It was the biggest American flag I have ever seen, a gargantuan flag, a sea of red, white and blue fabric. It covered the entire field in a 9/11 remembrance ceremony held before the New England Patriots football game this past Sunday evening in Arizona. How big was that symbol of America? Try 300 hundred feet long by 160 feet wide, so huge that it took more than a hundred people to unfurl and then hold it still, as Kristen Chenoweth, sang “The Star Spangled Banner”. As the music swelled and the 80,000 plus folks assembled there stood for the anthem, it made me wonder.
Is that what it means to be patriotic and a patriot, to really love the nation you call home? Is one a patriot because you know all the words to a song and then sing it out loud at a sports game? Or if you take off your hat and stand up and then cheer loudly at the end?
Is that patriotism?
Earlier that day I was blessed to visit a little known but amazing private museum in Natick, Massachusetts, the Museum of World War II. It houses one of the largest collections of WWII memorabilia in the world. I spent two and half hours roaming through the halls of that place, saw some amazing and breathtaking items, all lovingly preserved, from the greatest social cataclysm of the last century. I touched a pair of binoculars salvaged from the USS Arizona, a ship which went down on December 7, 1941, when America was attacked at Pearl Harbor. It gave me pause, made me think about the men and women who died that day, trying their best to defend their homeland and protect their fellow citizens. Millions and millions of American soldiers and civilians and citizens all somehow came together in the war years, defeated fascism, defended freedom.
Is that patriotism? To put one’s life on the line for others, in courage and in service?
Earlier in the week I worked at the polls on our statewide Primary Day, checked local voters in. From 7 to 11 am I sat behind a table and crossed folks’ names off a voter list, then handed my neighbors a ballot. The turnout was low but next November 8th it will be a different story as our nation chooses a President. On that day and night, if past trends hold, more than 90 percent of my neighbors here in town will vote. Go into a private booth. Choose the man or woman who will guide our ship of state and have the power to wage war or to seek peace, to unite or divide us. All because we as citizens will give one of those candidates the power to do so. We vote because they work for us.
Is that patriotism? To exercise this civic responsibility to choose our leaders?
Lately our culture has been caught up in one of our periodic debates about just what it means to be a patriot and patriotic, sparked by the refusal of a professional athlete to stand during the playing of the national anthem at a football game. For a few days it was all the talk on social media and the airwaves. Some labeled him a traitor to his country for that act, declaring he is anything but a patriot. Others have defended the protest, declaring that his freedom to dissent is what makes a patriot, a patriot.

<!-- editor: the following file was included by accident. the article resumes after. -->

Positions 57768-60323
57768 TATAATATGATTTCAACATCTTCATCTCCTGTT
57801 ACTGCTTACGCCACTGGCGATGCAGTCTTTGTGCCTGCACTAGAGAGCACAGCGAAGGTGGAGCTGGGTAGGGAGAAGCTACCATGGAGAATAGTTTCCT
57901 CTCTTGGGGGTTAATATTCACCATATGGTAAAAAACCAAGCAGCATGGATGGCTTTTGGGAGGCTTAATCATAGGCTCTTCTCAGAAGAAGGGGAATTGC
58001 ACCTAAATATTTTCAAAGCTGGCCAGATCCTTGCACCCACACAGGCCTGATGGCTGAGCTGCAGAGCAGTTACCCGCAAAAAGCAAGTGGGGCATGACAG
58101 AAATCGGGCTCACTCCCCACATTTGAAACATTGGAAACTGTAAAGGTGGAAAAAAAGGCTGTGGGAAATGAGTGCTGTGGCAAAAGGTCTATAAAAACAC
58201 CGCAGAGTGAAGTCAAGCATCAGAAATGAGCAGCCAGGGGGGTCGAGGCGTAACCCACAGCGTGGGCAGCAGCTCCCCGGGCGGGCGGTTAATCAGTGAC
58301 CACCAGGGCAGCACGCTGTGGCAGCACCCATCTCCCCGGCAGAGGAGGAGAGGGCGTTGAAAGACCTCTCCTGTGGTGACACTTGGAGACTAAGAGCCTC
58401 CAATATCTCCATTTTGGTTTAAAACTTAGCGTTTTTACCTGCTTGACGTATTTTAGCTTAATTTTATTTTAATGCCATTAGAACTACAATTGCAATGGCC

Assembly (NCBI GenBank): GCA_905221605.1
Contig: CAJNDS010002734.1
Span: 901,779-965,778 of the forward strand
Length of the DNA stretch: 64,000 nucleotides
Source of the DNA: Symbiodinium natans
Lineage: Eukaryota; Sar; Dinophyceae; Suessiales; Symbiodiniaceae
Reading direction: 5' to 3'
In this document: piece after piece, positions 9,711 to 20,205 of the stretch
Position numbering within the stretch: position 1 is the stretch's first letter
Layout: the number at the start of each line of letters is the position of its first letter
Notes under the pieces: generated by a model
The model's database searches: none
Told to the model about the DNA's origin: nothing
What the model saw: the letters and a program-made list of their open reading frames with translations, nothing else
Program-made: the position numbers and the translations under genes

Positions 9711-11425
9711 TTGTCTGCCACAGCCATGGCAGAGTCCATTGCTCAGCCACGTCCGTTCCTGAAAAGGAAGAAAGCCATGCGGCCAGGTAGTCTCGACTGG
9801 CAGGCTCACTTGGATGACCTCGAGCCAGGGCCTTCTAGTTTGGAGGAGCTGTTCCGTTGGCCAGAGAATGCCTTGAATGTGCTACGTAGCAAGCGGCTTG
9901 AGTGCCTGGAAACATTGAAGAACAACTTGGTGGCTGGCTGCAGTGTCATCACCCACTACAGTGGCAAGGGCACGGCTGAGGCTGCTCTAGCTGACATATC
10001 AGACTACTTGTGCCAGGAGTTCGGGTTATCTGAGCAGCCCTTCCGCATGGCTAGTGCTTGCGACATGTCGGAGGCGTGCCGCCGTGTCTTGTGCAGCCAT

But it begs the questions. What is patriotism? Who is a patriot? Who is not? And who gets to decide?
Is patriotism about symbols and rituals? Like the flag I fly outside of my house. A lapel pin I sport on my suit. A red white and blue peace bumper sticker on my car. Watching fireworks on the 4th of July, and then cheering when the veterans march on by in a parade. When I rise at Fenway Park and sing along with 40,000 other folks that “our flag was still there.” Is that it? Can I claim the title of patriot if I do no more than cover myself in the appearance and trappings of patriotism?
Or is patriotism about something more substantial, more concrete, more sacrificial even? Like serving in the military, or at the least, as a citizen, supporting those women and men who defend me. Thanking them. Making sure that when they come home they have all the services and resources they need to pick up their lives again. Paying my fair share of taxes: maybe that’s what a patriot does. Recognizes that part of our national covenant with and to one another is taking the fruits of what we’ve earned in freedom and then sharing it with those who have less or need a hand up or help. Is patriotism found in those who push back against the government, who protest in sincerity and non-violence? Maybe patriotism happens when we volunteer in our communities—build a Habitat for Humanity house, coach Little League, tutor an inner city kid, serve a meal at a homeless shelter. Is patriotism somehow connected to affirming the truth that we are all in this experiment called democracy together, and that we need each other.
What does it mean to be patriotic and a patriot?
I don’t claim to have a lock on just how to answer that question; nor do I feel I have the right to say just who is a patriot and who is not. I can only speak for myself. But this I do know: a patriot’s job is to constantly ask one’s self: “If I really do love my country, then what am I doing to embody and act on this devotion?”
So I’ll keep flying my American flag in gratitude, but for me, there has got to be more than just this, to being a patriot and to being patriotic.